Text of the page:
When there is rain, be sure to bring appropriate rain gear. And don’t go if there is lightning in the area or in the forecast. Make sure to follow safety precautions. Banks may be slippery and there is a risk of falling.

Remote Bank Fishing 

Finally, we’ll talk about how rewarding bank fishing can be. Getting away from pressured areas can help in more ways than one. Not only can you find better fishing grounds, but you’ll get the benefits of being out in nature. 

You may have to drive a long distance to find remote quiet waters and if you don’t have a boat, it may seem like it’s not worth it. But, remember that you can combine other activities with your fishing trip. 

If you like camping, hiking or just being out in nature, your fishing trip can become an adventure.

I remember when I was a teenager, I drove about an hour away from Miami and found a nice quiet canal in the Everglades. I realized that I could walk the bank for hours because it was fairly clear of obstructions. It was January, but it was warm in South Florida. I caught my personal best Largemouth Bass up to that point. Needless to say, it was a great experience.

Bank Fishing Trip Planning and Bank Fishing Accessibility

One thing to keep in mind is that if you’re going to take a long trip for some bank fishing action, you’ll want to make sure you can fish from the bank. 

Some remote lakes and rivers can have little to no bank access. Trees and brush can make it difficult to access the bank. Hills and bluffs can also complicate things. Additionally, weeds and other aquatic vegetation can also frustrate your bank fishing effort.

So, before you go, you might want to do some research. The satellite view on Google maps can be your friend here. Scoping out a location for bank fishing opportunities can help you determine if you’ll be able to fish.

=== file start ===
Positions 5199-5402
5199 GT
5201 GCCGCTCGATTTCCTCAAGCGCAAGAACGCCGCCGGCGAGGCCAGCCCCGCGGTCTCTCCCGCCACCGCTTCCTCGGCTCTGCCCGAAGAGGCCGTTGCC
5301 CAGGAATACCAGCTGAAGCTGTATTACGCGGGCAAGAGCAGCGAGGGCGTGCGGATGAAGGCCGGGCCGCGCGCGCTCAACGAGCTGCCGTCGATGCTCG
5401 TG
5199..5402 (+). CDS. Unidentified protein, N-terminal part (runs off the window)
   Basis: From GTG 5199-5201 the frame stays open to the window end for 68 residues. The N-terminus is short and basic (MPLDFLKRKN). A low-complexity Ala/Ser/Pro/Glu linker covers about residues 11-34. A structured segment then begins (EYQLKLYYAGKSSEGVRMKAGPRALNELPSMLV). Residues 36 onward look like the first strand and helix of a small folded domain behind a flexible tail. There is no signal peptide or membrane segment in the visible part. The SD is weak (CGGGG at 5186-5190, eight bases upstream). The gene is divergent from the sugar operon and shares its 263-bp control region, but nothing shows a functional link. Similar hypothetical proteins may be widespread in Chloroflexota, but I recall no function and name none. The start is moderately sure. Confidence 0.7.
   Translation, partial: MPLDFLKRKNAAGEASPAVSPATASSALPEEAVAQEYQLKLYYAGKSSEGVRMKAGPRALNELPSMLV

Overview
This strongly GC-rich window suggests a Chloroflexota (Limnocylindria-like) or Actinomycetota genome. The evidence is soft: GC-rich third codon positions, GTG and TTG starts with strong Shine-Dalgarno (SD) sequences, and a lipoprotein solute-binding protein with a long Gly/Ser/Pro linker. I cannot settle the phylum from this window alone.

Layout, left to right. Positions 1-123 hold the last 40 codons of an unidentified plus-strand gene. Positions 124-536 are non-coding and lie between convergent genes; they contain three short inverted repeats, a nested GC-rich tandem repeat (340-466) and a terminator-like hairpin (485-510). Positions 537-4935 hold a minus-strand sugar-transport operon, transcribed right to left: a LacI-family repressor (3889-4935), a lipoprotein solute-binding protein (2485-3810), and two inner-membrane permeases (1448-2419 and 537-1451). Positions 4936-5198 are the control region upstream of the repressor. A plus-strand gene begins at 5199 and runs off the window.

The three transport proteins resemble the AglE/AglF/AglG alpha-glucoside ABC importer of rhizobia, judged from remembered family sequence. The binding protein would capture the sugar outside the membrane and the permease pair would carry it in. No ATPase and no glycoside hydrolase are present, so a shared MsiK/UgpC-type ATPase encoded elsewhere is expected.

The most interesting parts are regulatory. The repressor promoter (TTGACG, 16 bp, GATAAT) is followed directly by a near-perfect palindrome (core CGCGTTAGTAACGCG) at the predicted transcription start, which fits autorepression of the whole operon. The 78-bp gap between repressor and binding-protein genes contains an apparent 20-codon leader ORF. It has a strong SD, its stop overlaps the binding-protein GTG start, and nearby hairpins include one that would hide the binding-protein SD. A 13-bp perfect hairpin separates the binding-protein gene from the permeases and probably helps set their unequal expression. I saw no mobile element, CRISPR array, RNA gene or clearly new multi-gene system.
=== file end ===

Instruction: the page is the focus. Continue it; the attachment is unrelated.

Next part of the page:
Look for ground that isn’t too steep and is not covered with trees. It may be hard to see this from an overhead view. But if there are paths on the shoreline that extend away as park or wilderness trails, this may be a good clue. 

Regardless, actually going there may be the only way to be 100% sure. 

If you have waders, this can also be a way to access water that you would otherwise not get to. For this to work though, you’d need shallow water. If you do this, don’t forget to wear a personal flotation device and follow all rules and safety precautions.

Analyzing Banks For Fishing Opportunities

One of the most popular structures for bass anglers are points. These are pointy strips of land that jut out into a lake or river. These can be ideal spots for bank anglers.

As long as you can walk the bank, points are a great place for casting out and letting your lure probe the sloping bottoms.

On the banks, you’ll of course need to watch out for weed lines that hug close to the shoreline. These could make it difficult to retrieve your lure or a fish. Some weeds, however, can be a huge plus.